Waki went through a phase at about 14 months where he started guarding things. It started between Waki and Tara - I think Waki was challenging her for pack order - and escalated before we got it under control. Now he's fine. He knows the rules. Here's the thread on it. Redux: learn dog body language. Use it for enforcing your rules. Have rules and be consistent with them. Expect that your pup will go through changes until he/she is an adult at about 2-3 years of age. With those changes you might find less harmonious periods between your pup and Roger. Time will tell. Hopefully you will get a Cake experience - she's so easy going. Waki still has daily "grumpaflump" cycles and she could care less. We don't react much to them either. Plus we all know his triggers - 1) it's morning and he's holding in his poop for some reason (too much rain, it's dark and windy...). In which case we ask him if he has to poop. 1.5) It's nice out and he thinks NOTHING fun will EVER happen today. (we tell him what he will get and when - ie "barnschool" or a walk after coffee, etc. or we put him in the fenced area) 2) Cake's NOT paying attention to him (usually he slithers within eye sight of her and complains - if I toss over a toy or just poke at him with my foot it usually gets the play started), 3) he wants to sleep and she won't let him (this growl actually has a rising intonation at the end like a question - it's really funny) and 4) he has something he really prizes and he just doesn't want to share (no problem - one of the rules is you have the right to correct someone that tries to take something in your possession - just no going nuclear - the correction needs to be appropriate). Waki's cycles are entirely predictable. You have to find out what Roger's triggers are and just know there might always be a little something there.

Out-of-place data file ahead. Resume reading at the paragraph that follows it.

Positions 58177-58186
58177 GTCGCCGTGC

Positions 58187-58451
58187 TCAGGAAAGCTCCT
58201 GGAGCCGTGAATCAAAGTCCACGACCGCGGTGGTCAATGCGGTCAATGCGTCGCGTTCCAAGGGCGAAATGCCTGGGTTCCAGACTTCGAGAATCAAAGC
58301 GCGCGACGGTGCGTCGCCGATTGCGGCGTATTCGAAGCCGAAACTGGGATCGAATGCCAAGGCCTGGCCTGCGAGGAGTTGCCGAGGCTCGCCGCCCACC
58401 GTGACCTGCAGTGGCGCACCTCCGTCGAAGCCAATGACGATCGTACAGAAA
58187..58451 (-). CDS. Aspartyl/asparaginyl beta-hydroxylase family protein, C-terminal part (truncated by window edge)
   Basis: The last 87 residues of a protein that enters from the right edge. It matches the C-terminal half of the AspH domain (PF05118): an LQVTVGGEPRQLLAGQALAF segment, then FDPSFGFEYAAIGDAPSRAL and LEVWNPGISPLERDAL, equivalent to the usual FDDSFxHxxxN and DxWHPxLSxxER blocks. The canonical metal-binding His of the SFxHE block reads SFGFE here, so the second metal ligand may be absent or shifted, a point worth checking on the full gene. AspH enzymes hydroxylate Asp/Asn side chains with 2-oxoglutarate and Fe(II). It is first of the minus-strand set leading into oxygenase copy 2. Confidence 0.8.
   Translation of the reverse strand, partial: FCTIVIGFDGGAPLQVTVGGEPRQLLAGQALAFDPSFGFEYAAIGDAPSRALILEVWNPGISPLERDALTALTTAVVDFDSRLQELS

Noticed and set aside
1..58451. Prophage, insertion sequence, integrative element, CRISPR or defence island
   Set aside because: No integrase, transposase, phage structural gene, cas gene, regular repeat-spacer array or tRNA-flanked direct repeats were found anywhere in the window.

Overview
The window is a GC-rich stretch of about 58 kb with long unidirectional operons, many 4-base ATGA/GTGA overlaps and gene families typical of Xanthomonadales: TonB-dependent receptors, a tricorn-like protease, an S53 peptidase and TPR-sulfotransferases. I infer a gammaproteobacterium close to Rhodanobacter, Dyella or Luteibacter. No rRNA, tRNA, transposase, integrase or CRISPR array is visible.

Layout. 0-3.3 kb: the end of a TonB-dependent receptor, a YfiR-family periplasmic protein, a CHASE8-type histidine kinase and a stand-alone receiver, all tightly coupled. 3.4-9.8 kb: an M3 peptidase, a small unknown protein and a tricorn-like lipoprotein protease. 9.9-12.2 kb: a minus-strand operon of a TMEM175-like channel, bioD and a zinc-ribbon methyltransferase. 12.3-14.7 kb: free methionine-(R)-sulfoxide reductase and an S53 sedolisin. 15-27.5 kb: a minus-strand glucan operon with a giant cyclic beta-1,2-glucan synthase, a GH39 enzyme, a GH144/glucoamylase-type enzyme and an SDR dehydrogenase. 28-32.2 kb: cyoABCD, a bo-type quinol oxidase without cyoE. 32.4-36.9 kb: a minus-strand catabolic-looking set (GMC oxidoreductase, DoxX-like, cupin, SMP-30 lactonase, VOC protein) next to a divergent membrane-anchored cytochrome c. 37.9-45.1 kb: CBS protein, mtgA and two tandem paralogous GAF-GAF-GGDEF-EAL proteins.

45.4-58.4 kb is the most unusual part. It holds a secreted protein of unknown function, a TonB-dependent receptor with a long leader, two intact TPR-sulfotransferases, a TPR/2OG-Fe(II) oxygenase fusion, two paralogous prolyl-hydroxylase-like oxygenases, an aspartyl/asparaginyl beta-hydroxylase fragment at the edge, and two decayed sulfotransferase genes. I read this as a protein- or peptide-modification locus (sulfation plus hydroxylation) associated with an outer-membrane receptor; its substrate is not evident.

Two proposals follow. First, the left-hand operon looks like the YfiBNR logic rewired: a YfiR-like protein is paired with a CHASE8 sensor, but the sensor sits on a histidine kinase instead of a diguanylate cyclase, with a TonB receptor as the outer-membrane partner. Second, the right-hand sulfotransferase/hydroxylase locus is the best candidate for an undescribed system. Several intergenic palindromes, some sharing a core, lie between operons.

http://www.iidoba.or...alming +signals

 

Good luck with the adventure.

 

Oh, and if you get a boy dog - snip snip by 6 months.


Edited by Sherab, 07 April 2014 - 02:04 PM.


#8 Denise E.

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Posted 09 April 2014 - 07:25 PM

Hi all,

 

I was writing yesterday and I accidently left the page and *****BOOM****** my reply was gone.  (I sound like I'm on Hee Haw).

 

I will write a longer posts & updates in Word first and copy over but it's time for a bit of going in the crate training in a few minutes.  Roger has no problem once he's in the crate but it's getting him in and staying in before shutting the door.  Kelli and I are tag teaming, one with treat and one gently closing door while treat is being eaten.  Then another treat when he turns around toward the door and sits.

 

We are keeping him in longer than 10 minutes right now.  He stays quiet and we treat him for being good before letting him out (he has to wait for a command before leaving the crate after the door is open).

 

We had a REALLY good day at the dog park after work.  There were a lot of dogs (small dog area) and people and Roger actually ran some with a couple of the dogs.  He also happily greeted the owners, didn't matter male or female.  This is a big deal!  :)